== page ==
Accumulated snow, ice pose risks to your propane, heating and plumbing systems

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Clear area around outdoor fill pipes and meters.
Clear area around outdoor fill pipes and meters.

CONCORD – For now, focus has shifted slightly from the gross tonnage of snow and where to put it to the fallout property owners are facing with frozen pipes and hazards to damaged outdoor propane fittings and meters.

The State Fire Marshal’s Office along with industry partners at the Propane Gas Association of New England are reminding residents to take preventative measures from snow and ice accumulation.  This includes the need for persistent and reoccurring monitoring due to the effects of blowing and drifting snow.

Many residents across the region are experiencing problems associated with frozen pipes and snow load on roofs.  However two other hazards commonly caused by snowfall accumulation and icing conditions are:

  • Propane and gas leaks that result from damaged fittings
  • Carbon monoxide poisoning due to blocked vents

Propane tanks that are covered in deep snow are at risk for leaks, as the weight of the heavy snow can cause fittings, joints, and sometimes even the entire tank to shift.  This problem can be compounded by snow being cleared off roofs, driveways, and walkways onto tanks, lines, and fittings.  Large piles of snow surrounding tanks and lines can also prevent leaking gas from escaping thus creating a huge pocket of gas that could fuel a massive explosion or leak into your home.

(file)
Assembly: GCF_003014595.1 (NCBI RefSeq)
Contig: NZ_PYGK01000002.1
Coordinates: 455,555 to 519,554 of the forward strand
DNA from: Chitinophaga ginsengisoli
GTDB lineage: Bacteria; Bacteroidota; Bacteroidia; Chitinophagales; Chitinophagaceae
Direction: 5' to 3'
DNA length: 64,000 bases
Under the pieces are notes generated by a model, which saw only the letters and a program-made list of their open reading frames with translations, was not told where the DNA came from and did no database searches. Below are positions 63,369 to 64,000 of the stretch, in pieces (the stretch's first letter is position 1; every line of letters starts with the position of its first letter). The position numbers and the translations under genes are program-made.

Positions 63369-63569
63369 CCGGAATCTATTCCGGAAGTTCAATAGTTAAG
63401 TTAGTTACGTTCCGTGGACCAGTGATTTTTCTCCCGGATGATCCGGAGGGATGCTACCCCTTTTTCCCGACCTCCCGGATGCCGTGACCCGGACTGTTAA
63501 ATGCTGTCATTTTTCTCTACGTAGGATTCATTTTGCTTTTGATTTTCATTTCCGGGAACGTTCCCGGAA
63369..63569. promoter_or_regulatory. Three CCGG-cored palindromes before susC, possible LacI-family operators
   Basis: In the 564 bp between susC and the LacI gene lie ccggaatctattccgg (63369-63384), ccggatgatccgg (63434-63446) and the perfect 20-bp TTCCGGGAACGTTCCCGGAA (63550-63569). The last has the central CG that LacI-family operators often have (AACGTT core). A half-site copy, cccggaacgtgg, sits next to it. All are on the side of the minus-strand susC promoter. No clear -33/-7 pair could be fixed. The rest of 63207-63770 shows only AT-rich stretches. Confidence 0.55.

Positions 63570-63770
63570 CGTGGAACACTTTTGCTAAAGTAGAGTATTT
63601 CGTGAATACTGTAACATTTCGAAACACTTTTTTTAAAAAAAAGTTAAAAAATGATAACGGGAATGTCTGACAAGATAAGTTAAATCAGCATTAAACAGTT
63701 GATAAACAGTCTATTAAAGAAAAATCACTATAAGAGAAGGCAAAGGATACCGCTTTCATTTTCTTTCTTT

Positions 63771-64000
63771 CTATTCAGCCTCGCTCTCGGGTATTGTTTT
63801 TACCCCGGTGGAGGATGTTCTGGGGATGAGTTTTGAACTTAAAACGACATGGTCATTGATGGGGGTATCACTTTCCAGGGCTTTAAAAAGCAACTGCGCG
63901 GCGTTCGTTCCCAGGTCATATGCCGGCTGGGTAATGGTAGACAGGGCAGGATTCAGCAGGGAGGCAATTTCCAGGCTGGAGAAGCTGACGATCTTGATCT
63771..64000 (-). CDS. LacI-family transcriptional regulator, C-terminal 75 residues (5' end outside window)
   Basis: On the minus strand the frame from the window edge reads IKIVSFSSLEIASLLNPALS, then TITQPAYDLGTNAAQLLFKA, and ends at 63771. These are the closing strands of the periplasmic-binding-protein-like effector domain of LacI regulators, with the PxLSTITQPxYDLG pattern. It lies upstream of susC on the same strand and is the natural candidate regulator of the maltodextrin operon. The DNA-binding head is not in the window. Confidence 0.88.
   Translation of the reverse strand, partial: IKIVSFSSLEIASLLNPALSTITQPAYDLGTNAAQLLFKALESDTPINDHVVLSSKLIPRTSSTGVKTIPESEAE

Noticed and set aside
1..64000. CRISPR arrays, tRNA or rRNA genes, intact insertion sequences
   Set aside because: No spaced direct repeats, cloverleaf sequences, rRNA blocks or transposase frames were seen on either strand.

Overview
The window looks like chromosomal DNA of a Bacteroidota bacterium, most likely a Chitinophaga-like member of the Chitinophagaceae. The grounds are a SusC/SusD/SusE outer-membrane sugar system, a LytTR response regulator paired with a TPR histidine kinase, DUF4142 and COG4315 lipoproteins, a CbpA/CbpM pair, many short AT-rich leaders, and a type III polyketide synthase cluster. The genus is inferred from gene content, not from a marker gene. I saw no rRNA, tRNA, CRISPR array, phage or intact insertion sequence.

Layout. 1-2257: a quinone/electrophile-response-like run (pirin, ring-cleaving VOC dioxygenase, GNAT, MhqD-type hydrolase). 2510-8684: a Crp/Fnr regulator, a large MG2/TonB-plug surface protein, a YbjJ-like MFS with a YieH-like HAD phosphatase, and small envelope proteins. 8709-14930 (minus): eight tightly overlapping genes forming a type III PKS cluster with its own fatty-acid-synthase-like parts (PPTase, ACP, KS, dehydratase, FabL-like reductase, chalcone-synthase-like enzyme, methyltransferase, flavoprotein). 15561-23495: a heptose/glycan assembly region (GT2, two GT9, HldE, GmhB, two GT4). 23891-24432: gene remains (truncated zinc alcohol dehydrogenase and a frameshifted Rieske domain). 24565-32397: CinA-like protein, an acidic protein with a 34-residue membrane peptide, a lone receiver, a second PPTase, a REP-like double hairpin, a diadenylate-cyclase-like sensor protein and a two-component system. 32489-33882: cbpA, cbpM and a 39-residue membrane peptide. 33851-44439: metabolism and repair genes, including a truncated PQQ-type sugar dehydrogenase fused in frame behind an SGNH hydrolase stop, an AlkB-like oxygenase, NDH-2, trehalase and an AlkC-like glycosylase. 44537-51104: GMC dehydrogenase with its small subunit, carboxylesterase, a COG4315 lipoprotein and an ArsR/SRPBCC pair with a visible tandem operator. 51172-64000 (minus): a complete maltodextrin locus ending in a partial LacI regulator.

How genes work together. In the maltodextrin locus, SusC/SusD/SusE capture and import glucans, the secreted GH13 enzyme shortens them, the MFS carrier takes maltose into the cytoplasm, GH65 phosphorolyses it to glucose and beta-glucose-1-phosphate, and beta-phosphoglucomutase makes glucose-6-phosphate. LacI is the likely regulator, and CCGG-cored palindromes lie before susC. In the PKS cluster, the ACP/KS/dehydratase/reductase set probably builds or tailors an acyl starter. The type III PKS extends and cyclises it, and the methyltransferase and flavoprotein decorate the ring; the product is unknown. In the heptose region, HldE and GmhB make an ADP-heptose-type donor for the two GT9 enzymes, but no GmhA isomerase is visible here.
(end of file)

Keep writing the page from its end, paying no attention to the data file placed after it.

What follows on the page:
The second issue involves exhaust vents from both gas and oil-fired furnaces, which can become blocked or clogged with snow and ice.  A well-tuned and maintained furnace or boiler connected to a correctly-sized vent that is free of blockages will operate efficiently and safely, but an overlooked or compromised vent can produce serious injury or death from carbon monoxide poisoning.

Additionally, a clogged oil tank vent may result in overfilling during refueling, which can cause a spill.

It is very important to remember that the symptoms of low-level carbon monoxide poisoning are so easily mistaken for those of the common cold, flu or exhaustion, that proper diagnosis can be delayed. Because of this, be sure to see your physician about persistent, flu-like symptoms, chronic fatigue or generalized depression. If blood levels of carbon monoxide are found to be high, treatment is important.  Install carbon monoxide detectors on all levels of your home.

Fire Marshal William Degnan offers the following tips and preventative measures:

  • Prior to a snowstorm, mark the location of your propane tank, vent, and/or oil-fill so that it can be easily located, so that you or others do not inadvertently end up piling excess snow at these locations.
  • It is critical that you know how and where to shut off the outdoor propane supply and any indoor appliances in the event that a problem occurs.
  • Cover or protect gas regulators, relief valves, fill valves, and other sensitive parts from snow an ice.
  • Following a heavy snowfall or icing conditions, promptly clear snow off the top of all tanks, gauges, fittings, and lines.  It is recommended that you use a broom to accomplish this task to prevent accidentally puncturing the tank or line.
  • Be on the lookout for any signs of gas leaks in and around your home.  If a leak is suspected, immediately shut off the gas, dial 9-1-1, and notify your gas provider.

It is our hope that by following these simple precautions, it will help you and your family stay safe and warm for the rest of this winter and beyond.

There are more tips available online from the American Red Cross.

Specific questions and concerns can be answered by your local fire and building officials or by contacting the State Fire Marshal’s Office at 223-4289.


About Carol Robidoux 5819 Articles
Journalist and editor of, a hyperlocal news and information site for Manchester, NH.